If you’ve rented dilapidated, termite-gnawed, leaky beach shacks for nearly four decades, as I have, you must be inspired as well as dedicated when shopping for furniture. A shack should never be out of character as to ambience, especially at the risk of losing comfort. A search at yard and garage sales, second-hand stores and thrift shops usually fill the need of desk, recliner, chair, side-table, eating table, book cases, TV tray, and, if there’s room, davenport or extended sofa.
I’ve been using the same sofa on which I sleep, watch TV, read, work crossword puzzles, and fondle women since 1981, when I purchased it from a desperate drug addict for $25. The pads have since been worn and flattened, but I make up for this by layering it with com-forters that last anywhere from a year to two, depending on how badly the cats maul them, though replacing them is always easy if you hit up thrift stores in San Luis Obispo, where three comforters can usually be purchased for under $20. I once found a nearly brand new down quilt for $7, but soon had to dispatch it for disturbing the pecking order of my felines.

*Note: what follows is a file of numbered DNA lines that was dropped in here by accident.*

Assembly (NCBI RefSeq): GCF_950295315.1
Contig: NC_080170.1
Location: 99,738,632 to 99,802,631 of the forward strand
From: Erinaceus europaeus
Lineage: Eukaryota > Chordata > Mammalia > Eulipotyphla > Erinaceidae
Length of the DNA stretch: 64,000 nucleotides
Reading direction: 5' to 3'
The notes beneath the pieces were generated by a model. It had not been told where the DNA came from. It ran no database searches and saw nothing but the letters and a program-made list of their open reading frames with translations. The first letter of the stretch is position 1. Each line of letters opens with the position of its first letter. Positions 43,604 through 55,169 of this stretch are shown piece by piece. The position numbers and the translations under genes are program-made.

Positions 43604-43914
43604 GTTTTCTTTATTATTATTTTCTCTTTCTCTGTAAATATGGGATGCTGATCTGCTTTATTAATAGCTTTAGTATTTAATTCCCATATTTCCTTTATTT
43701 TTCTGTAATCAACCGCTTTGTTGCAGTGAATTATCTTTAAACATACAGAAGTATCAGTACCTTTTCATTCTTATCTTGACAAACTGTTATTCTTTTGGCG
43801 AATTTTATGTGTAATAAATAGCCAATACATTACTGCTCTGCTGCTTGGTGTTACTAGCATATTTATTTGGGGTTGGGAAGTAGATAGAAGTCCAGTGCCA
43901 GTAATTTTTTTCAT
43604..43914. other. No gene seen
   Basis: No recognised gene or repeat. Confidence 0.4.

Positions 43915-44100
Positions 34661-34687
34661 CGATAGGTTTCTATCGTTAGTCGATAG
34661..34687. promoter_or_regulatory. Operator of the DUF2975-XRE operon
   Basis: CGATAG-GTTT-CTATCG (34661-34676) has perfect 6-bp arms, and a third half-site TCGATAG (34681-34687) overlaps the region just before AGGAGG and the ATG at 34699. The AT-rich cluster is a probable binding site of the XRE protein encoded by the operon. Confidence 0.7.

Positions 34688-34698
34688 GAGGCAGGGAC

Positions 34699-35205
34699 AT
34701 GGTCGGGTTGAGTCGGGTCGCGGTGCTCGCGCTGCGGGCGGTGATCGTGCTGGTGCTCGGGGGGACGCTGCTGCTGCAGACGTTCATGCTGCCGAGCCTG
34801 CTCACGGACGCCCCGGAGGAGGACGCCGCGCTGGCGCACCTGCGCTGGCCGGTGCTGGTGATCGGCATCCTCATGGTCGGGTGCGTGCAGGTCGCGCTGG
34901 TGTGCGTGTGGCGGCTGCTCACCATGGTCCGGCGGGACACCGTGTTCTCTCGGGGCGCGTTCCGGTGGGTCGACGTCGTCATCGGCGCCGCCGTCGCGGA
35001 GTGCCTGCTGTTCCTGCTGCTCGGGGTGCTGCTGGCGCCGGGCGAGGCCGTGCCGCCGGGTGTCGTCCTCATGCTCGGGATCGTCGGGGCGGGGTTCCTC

This sofa, broken in so that it fits my body like a mold, is a source of near hysterical displeasure to my on-and-off girl friend, and to ladies of the past, yet my fear of having it towed away to the dump is akin to having my basketball and tennis racket taken away and replaced by a hammer or garden tool. A good friend and carpenter, who understands my ways, supplanted this sofa eleven years ago with a long, rigid wooden board, so that there is no sag, and it has almost come to the point where I can no longer sleep in a bed. This habit was formed over the years from my coming home in the wee hours from bartending and needing a late snack and TV viewing on the sofa to wind down, and eventually passing out and seeing no reason to change positions at seven in the morning after a piss call, unless, of course, a lady of the night beckons.